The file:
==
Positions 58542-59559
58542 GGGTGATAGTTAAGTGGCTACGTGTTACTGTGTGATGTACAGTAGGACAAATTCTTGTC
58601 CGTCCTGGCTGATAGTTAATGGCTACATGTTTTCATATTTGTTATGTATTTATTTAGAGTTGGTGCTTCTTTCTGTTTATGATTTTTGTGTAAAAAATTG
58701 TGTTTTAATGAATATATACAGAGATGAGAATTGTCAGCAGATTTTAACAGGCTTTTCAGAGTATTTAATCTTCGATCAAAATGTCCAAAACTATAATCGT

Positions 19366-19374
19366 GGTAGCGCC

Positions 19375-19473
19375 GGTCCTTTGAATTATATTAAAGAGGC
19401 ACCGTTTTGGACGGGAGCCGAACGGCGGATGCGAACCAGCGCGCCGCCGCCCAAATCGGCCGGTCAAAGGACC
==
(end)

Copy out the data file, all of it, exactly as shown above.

Positions 58542-59559
58542 GGGTGATAGTTAAGTGGCTACGTGTTACTGTGTGATGTACAGTAGGACAAATTCTTGTC
58601 CGTCCTGGCTGATAGTTAATGGCTACATGTTTTCATATTTGTTATGTATTTATTTAGAGTTGGTGCTTCTTTCTGTTTATGATTTTTGTGTAAAAAATTG
58701 TGTTTTAATGAATATATACAGAGATGAGAATTGTCAGCAGATTTTAACAGGCTTTTCAGAGTATTTAATCTTCGATCAAAATGTCCAAAACTATAATCGT

Positions 19366-19374
19366 GGTAGCGCC

Positions 19375-19473
19375 GGTCCTTTGAATTATATTAAAGAGGC
19401 ACCGTTTTGGACGGGAGCCGAACGGCGGATGCGAACCAGCGCGCCGCCGCCCAAATCGGCCGGTCAAAGGACC